"If Lisa has seven apples and Axel has nine apples, how many apples do they have together?"
"Yes, you tell, Tommy," Pippi interrupted, "and tell me too, if Lisa gets a stomach-ache and Axel gets more stomach-ache, whose fault is it and where did they get hold of the apples in the first place?"
The teacher tried to pretend that she hadn't heard and turned to Annika. "Now, Annika, here's an example for you: Gustav was with his schoolmates on a picnic. He had a quarter when he started out and seven cents when he got home. How much did he spend?"
"Yes, indeed," said Pippi, "and I also want to know why he was so extravagant, and if it was pop he bought, and if he washed his ears properly before he left home."
The teacher decided to give up arithmetic altogether. She thought maybe Pippi would prefer to learn to read. So she took out a pretty little card with a picture of an ibex on it. In front of the ibex's nose was the letter "i."
"Now, Pippi," she said briskly, "you'll see something jolly. You see here an ibex. And the letter in front of this ibex is called i."
"That I'll never believe," said Pippi. "I think it looks exactly like a straight line with a little fly speck over it. But what I'd really like to know is, what has the ibex to do with the fly speck?"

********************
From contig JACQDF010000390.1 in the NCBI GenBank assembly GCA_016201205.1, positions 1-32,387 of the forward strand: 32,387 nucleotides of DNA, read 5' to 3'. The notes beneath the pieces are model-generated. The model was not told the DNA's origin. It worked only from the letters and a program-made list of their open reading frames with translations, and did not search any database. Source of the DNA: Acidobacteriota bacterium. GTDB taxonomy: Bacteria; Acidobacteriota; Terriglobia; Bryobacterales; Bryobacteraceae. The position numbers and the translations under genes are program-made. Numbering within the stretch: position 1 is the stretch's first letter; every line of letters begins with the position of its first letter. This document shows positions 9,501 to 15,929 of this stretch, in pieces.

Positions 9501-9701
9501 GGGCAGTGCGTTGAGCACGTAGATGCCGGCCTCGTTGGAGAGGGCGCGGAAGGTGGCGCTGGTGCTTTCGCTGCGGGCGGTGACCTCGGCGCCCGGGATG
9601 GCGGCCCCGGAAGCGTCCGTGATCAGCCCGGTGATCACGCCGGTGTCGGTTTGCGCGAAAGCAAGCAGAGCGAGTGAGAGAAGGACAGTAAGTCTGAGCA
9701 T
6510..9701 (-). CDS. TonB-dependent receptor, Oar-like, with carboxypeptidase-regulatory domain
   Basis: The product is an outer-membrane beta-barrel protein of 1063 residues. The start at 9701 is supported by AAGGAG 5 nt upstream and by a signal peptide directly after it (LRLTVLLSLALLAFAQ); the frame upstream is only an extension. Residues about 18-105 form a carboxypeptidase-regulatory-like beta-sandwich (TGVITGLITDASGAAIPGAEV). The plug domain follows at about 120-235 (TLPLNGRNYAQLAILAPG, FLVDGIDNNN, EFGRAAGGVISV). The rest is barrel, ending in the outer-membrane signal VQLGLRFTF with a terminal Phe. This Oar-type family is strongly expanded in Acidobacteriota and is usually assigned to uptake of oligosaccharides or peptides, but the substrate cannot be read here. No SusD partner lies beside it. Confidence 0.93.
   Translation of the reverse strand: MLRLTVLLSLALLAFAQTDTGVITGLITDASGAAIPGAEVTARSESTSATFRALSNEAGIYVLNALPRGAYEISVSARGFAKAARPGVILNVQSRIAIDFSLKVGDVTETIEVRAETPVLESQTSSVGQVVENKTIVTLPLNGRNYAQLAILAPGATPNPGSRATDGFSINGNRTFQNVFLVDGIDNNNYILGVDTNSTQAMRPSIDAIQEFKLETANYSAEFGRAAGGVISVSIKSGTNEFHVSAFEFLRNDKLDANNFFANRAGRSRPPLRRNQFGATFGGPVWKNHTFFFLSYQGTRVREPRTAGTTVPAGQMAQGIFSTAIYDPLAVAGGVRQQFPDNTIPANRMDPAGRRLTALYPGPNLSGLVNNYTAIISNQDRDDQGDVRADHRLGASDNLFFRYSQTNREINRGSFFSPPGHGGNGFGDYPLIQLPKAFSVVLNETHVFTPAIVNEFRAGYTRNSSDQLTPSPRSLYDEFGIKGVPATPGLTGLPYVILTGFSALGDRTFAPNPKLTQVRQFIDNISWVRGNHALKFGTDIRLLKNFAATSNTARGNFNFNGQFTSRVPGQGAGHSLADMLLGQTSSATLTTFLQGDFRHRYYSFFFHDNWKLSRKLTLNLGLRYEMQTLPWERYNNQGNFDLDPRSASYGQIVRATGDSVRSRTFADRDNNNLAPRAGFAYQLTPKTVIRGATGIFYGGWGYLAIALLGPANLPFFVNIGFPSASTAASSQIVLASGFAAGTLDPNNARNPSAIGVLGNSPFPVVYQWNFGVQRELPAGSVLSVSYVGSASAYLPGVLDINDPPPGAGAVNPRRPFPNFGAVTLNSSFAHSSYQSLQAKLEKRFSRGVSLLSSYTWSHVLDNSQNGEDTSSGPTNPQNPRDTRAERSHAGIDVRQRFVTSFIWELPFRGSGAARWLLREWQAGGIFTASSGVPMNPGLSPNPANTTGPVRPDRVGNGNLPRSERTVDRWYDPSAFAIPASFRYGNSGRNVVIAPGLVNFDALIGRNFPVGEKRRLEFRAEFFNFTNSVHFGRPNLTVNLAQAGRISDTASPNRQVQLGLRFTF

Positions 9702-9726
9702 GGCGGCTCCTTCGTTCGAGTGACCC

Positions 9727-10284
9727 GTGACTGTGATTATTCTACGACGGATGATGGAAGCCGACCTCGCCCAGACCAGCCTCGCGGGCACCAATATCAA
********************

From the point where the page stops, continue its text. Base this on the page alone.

The teacher took out another card with a picture of a snake on it and told Pippi that the letter on that was an s.
"Speaking of snakes," said Pippi, "I'll never, ever forget the time I had a fight with a huge snake in India. You can't imagine what a dreadful snake it was, fourteen yards long and mad as a hornet, and every day he ate up five Indians and then two little children for dessert, and one time he came and wanted me for dessert, and he wound himself around me—uhhh!—but I've been around a bit, I said, and hit him in the head, bang, and then he hissed uiuiuiuiuiuiuiuitch, and then I hit him again, and bingo! he was dead, and, indeed, so that is the letter s—most remarkable!"
Pippi had to stop to get her breath.